I didn't know Candace Cameron Bure recommended the Pearls. That makes me sick. How the fuck does she still have a career after admitting that? She's a much bigger public figure than the Duggars. She said they're incredible. Ugh. And gets to be on the "family friendly" Full House reboot. Know what isn't family friendly? Child abuse.

From her blog (post now removed):

"Do you have any parenting tips?
Who doesn't? We all learn things along the way, that we end up sharing with people whether they like it or not. ;) There are 3 books I consult along with long conversations with my sister-in-law, mom and few good friends. The books that guideline raising our children are the Bible, Shepherding a Child's Heart by Tedd Tripp and To Train Up a Child by Michael & Debi Pearl. My parenting tip of the day is ... consistency; it's key.(May 2004)" 

http://web.archive.org/web/20040616170029/http://www.candacecameronbure.net/askcandace.php

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19 minutes ago, DuggarWatch said:

From her blog (post now removed):

"Do you have any parenting tips?
Who doesn't? We all learn things along the way, that we end up sharing with people whether they like it or not. ;) There are 3 books I consult along with long conversations with my sister-in-law, mom and few good friends. The books that guideline raising our children are the Bible, Shepherding a Child's Heart by Tedd Tripp and To Train Up a Child by Michael & Debi Pearl. My parenting tip of the day is ... consistency; it's key.(May 2004)"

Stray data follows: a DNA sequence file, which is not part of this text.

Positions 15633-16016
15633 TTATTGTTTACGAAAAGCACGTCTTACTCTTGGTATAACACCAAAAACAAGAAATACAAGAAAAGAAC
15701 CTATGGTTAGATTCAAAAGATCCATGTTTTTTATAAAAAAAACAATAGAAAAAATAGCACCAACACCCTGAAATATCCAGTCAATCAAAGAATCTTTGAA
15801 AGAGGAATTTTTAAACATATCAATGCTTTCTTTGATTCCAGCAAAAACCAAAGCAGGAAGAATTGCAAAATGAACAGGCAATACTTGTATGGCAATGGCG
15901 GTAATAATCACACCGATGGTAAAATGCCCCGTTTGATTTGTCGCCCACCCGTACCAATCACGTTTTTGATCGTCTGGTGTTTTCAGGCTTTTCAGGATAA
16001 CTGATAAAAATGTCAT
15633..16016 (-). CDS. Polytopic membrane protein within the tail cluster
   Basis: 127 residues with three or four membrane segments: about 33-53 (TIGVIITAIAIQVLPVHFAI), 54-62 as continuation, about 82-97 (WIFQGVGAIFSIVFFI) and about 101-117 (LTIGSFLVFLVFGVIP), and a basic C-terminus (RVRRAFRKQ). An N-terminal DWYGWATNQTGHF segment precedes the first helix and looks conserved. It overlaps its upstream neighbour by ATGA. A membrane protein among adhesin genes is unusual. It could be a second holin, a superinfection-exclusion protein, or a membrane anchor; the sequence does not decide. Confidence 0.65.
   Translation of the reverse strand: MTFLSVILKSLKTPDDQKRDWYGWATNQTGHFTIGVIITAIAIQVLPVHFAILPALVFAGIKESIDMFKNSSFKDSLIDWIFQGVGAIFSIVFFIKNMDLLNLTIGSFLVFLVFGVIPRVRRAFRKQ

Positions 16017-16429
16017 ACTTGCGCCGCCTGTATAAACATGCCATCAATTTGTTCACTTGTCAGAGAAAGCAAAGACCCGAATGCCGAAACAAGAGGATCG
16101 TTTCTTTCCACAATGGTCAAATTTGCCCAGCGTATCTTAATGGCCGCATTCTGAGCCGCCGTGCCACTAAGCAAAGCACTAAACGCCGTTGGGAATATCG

http://web.archive.org/web/20040616170029/http://www.candacecameronbure.net/askcandace.php

doesn't surprise me at all - she is Kirk Cameron's sister 

doesn't surprise me at all  

ok it just sickens me 

but it explains a lot about her personality 

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I think other people's observations that Fundies beat their kids because they're trying to train them to have no independent thought is a great one. But I also think they do it because they have so many kids that are so close in age. Getting children to behave without hitting them requires a lot of time spent teaching them how to behave. Sometimes you have to work on teaching a particular aspect of good behavior for weeks/months before they start to master it. If you have a three-year-old, a two-year-old, a one-year-old and a newborn there wouldn't be a lot of time, energy, or patience left for that.